For his third voyage Cook once again advised the Admiralty of the suitability of Whitby ships for the type of exploration being undertaken and chose the Resolution for the second time.
The support vessel was the Discovery built by G. & N. Langborn for Mr. William Herbert from whom she was bought by the Admiralty. She was 299 tons, the smallest of Cook's ships. Her dimensions were: lower deck 91'5", extreme breadth 27'5", depth of hold 11'5", height between decks 5'7" to 6'1". She cost £2,415 including alterations. Her complement was 70: 3 officers, 55 crew, 11 marines and one civilian.
Lt. Charles Clerke, who had accompanied Cook on the two previous voyages was appointed to command the Discovery. He had become a very perceptive observer, a devoted officer with a keen sense of duty.
At the time of sailing, England was at war with the American colonies. Benjamin Franklin assisted with the special dispatch issued by the Continental Congress to permit a free and unmolested voyage on the high seas for Cook's ships. France followed suit.
The Resolution sailed from the Nore on 25 June 1776 and from Plymouth on 12 July. She left without the Discovery as Clerke was temporarily in a debtors' prison because of debts of his brother. The Resolution anchored in Table Bay on 18 October and the Discovery arrived there on 10 November. At the end of the month sail was set for the Marion, Crozet and Kerguelen Islands. The latter was reached on Christmas Day 1776, and so Christmas Harbour was named. Mindful of being parted from Adventure on his second voyage, Cook set a rendezvous with the Discovery at Furneaux's Adventure Bay in Van Diemen's Land and then Ship's Cove in Queen Charlotte Sound, New Zealand.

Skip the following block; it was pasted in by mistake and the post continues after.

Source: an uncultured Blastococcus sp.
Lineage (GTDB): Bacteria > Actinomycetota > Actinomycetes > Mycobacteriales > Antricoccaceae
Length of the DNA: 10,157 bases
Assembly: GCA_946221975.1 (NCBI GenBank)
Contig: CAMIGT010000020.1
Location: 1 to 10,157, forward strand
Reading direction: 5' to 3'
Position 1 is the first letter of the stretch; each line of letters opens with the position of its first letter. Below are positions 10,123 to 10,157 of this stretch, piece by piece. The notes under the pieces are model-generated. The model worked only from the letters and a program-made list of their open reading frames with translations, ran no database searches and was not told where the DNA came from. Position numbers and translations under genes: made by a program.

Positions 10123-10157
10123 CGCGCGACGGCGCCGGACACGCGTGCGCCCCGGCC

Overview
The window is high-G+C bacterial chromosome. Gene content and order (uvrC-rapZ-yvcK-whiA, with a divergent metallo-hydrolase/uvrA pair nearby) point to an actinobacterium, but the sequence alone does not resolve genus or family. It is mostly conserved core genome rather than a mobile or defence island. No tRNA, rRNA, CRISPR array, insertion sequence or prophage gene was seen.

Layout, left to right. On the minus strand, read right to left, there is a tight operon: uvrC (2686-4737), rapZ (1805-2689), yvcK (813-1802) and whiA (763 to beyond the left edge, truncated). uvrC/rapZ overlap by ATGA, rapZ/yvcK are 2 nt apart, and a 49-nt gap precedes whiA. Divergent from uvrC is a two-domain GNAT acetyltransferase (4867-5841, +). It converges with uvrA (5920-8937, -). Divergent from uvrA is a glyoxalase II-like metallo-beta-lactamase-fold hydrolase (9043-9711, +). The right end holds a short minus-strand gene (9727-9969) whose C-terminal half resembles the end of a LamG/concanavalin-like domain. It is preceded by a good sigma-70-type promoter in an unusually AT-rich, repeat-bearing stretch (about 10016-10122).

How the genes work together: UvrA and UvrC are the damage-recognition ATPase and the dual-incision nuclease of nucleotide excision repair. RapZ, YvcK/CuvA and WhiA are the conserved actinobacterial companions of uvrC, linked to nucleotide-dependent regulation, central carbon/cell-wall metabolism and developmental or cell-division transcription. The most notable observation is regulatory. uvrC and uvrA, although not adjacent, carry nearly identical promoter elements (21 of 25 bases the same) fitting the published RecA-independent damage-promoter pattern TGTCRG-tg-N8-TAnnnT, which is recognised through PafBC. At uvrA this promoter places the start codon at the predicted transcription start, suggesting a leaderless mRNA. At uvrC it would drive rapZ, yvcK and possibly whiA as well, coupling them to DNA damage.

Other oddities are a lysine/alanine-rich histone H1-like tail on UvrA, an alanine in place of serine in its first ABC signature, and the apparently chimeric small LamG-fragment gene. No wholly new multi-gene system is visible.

The two ships arrived at Adventure Bay on 26 January 1777 for a brief visit and, just as Cook missed Sydney Harbour, so he again missed one of the world's great harbours, nearby Storm Bay and the present site of Hobart on the Derwent River.
On 12 February Cook had once again skirted Cape Farewell and Stephens Island to reach his old anchorage in Ship's Cove. The ships were repaired, the men rested, and grasses and food collected.
The next call was at Tonga, the Friendly Islands, where the Captains spent 2½ months. Cook met Fijians on Tongatapu from whom he acquired a store of Fijian red feathers, a very highly prized possession. (The 1971 $1 stamp depicting the "Collared Lory", a red parrot, was the main source of supply.) While he knew of the Fiji Island group, Cook did not go there, merely passing close to the outskirts and the island of Vatoa, as he wished to venture in the opposite direction to Tahiti.
The passage to Tahiti took four weeks and many islands were visited. Cook realised that he must now come to grips with the main purpose of his voyage. After a short stay he headed for New Albion, the Canadian coast and an attempt to find the Northwest Passage. A barren atoll was sighted on 23 December 1777, which Cook named Christmas Island when he landed on Christmas Day. On 2 January the ships headed north to one of Cook's most important discoveries, the Hawaiian Islands on 20 January.
In February 1778 Cook was seeking the west winds to take him to New Albion, and on 7 March the great continent came into sight. Following the Oregon coast Cook travelled north to what is now Nootka Sound, and was greatly impressed with the timber, the high quality furs and the friendly natives.